However, backing up the data is just half the story. The recovery of the data in a disaster scenario needs to be tested and achieved quickly and reliably. Clients must make sure that their systems are configured to appropriate retention of data, security of data, and have tested their data recovery processes.

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Figure 2: Restoration from S3 backups to AWS EC2

Here are some essential steps for backup and restore:

  • Pick a suitable tool or approach to back up your data into AWS.
  • Make sure that you have a proper retention policy in place for this data.
  • Make sure that suitable security measures are taken for this data, involving encryption and access policies.
  • Constantly test the recovery of this data and restoration of your system.


Pilot Light for Faster Recovery into AWS

The word “Pilot light” came into picture from a “gas heater.” Imagine, a gas heater is a small idle flame that’s always on, which can instantly ignite the furnace to heat up a house as and when required. The backup and restore scenario is similar to this gas heater scenario. However, you must also make sure that the most critical core elements of your system are already configured and operating in AWS (the pilot light).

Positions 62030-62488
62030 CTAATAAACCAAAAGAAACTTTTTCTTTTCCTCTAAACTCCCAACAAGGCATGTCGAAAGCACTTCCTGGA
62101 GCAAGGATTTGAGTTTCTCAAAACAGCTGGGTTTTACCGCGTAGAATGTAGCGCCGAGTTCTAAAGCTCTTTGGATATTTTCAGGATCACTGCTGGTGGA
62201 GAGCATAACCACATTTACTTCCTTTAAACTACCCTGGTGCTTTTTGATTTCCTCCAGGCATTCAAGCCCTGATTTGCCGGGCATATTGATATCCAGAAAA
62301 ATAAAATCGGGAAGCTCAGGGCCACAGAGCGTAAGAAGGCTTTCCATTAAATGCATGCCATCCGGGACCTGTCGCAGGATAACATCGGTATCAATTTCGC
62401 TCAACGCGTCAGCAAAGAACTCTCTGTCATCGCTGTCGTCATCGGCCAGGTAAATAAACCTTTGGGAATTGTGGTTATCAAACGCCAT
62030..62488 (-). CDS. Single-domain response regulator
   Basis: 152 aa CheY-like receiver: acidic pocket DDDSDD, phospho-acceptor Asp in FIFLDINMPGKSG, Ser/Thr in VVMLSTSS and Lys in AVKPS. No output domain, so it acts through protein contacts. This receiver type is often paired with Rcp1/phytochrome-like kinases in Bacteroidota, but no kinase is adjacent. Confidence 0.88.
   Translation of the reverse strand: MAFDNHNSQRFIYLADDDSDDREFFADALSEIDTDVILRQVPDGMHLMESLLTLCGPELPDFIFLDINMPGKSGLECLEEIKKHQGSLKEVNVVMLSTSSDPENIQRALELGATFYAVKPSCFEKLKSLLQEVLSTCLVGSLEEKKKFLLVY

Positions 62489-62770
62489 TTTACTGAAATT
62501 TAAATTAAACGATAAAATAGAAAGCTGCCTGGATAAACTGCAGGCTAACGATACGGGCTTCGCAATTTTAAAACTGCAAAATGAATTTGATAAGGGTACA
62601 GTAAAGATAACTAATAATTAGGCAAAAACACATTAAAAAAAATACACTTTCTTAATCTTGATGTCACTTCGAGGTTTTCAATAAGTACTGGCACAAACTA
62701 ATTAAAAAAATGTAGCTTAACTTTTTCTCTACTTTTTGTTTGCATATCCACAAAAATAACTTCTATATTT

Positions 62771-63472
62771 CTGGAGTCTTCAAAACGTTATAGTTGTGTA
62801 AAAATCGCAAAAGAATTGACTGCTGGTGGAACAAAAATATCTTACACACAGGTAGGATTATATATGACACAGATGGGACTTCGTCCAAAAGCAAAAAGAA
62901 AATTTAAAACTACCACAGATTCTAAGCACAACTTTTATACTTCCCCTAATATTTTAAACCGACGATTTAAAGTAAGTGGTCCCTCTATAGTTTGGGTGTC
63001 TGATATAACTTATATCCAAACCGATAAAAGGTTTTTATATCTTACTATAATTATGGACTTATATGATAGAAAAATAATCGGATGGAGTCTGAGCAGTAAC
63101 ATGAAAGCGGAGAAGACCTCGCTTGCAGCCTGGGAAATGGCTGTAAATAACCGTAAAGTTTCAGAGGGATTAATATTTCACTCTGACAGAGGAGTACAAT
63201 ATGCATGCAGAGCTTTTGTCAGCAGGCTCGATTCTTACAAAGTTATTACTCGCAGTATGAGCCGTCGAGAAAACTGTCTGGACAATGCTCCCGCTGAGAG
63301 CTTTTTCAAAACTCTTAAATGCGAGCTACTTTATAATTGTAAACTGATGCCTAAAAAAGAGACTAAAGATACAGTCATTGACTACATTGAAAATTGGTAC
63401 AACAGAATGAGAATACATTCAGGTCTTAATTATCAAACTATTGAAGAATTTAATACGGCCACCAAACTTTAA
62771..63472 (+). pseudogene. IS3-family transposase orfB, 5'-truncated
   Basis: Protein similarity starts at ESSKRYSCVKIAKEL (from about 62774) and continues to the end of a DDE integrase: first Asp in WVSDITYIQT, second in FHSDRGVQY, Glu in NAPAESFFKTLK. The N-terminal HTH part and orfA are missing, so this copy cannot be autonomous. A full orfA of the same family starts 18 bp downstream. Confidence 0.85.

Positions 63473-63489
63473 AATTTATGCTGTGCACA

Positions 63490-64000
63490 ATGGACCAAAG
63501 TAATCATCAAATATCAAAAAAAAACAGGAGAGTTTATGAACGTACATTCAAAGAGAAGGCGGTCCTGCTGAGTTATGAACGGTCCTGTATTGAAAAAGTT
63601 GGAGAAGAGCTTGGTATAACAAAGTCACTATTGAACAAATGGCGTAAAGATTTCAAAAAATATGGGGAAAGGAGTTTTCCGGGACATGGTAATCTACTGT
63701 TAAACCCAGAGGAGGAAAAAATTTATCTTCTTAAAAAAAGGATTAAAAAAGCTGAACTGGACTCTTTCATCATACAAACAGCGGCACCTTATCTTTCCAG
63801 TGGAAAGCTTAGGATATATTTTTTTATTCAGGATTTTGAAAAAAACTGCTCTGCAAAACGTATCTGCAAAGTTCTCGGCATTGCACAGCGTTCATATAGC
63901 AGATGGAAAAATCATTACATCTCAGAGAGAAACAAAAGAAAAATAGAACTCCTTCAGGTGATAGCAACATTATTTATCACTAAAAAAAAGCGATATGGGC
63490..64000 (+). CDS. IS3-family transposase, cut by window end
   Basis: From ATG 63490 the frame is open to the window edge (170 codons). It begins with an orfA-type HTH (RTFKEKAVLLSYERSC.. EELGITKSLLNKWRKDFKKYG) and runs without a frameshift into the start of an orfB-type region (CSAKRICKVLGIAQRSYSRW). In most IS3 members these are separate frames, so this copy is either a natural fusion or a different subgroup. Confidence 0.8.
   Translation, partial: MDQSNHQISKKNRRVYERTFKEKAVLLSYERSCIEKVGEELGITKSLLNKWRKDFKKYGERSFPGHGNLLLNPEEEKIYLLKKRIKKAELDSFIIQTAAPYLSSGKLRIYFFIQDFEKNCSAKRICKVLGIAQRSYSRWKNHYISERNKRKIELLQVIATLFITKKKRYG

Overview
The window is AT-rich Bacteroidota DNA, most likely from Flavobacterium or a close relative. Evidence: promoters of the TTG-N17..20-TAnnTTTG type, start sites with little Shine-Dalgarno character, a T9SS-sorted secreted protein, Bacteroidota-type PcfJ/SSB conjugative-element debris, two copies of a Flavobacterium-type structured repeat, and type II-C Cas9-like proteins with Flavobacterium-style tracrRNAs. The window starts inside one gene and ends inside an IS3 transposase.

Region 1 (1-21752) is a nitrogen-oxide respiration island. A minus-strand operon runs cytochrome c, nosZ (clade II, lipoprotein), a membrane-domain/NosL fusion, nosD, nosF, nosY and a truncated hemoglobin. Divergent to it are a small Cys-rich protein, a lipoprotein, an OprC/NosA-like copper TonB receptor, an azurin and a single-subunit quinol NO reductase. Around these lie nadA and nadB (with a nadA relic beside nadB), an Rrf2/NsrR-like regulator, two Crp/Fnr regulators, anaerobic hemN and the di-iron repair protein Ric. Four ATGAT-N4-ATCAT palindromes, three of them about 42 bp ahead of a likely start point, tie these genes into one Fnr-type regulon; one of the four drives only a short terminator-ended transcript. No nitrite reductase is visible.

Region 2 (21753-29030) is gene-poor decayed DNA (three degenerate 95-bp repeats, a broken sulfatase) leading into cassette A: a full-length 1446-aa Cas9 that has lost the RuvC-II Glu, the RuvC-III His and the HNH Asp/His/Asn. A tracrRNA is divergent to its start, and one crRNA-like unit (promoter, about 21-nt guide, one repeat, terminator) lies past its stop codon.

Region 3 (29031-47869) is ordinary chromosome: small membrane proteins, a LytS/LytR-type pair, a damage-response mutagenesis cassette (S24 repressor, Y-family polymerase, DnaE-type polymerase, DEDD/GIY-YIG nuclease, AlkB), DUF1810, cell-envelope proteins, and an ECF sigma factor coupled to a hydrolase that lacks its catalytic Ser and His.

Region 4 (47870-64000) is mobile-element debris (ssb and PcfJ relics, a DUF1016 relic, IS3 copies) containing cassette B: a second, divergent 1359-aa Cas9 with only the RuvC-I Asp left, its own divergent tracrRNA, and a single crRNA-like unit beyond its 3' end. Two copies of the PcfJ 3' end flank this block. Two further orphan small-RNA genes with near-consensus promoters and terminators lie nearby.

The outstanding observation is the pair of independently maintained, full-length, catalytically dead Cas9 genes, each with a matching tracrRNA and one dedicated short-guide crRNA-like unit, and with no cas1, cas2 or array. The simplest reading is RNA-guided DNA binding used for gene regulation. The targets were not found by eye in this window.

Infrastructure components for the pilot light usually involve database servers, which can replicate data to Amazon EC2. Depending on the system, other crucial data outside the database must be replicated to AWS. This is the decisive core of the system (the pilot light) around which all other infrastructure elements in AWS can instantly be provisioned (the rest of the furnace) to restore the entire system.

The ‘Pilot Light’ approach gives a quicker ‘Recovery Time’ than the “Backup and Restore” scenario mentioned above because the core sections of the system are already operating and are continuously kept up to date. However, there are still some installation and configuration tasks to recover the applications completely. AWS allows you to automate the provisioning and configuration of the infrastructure resources, which can be an essential benefit to save time and improve protection against human errors.

Preparation Phase

Here are some essential points to remember during preparation phase: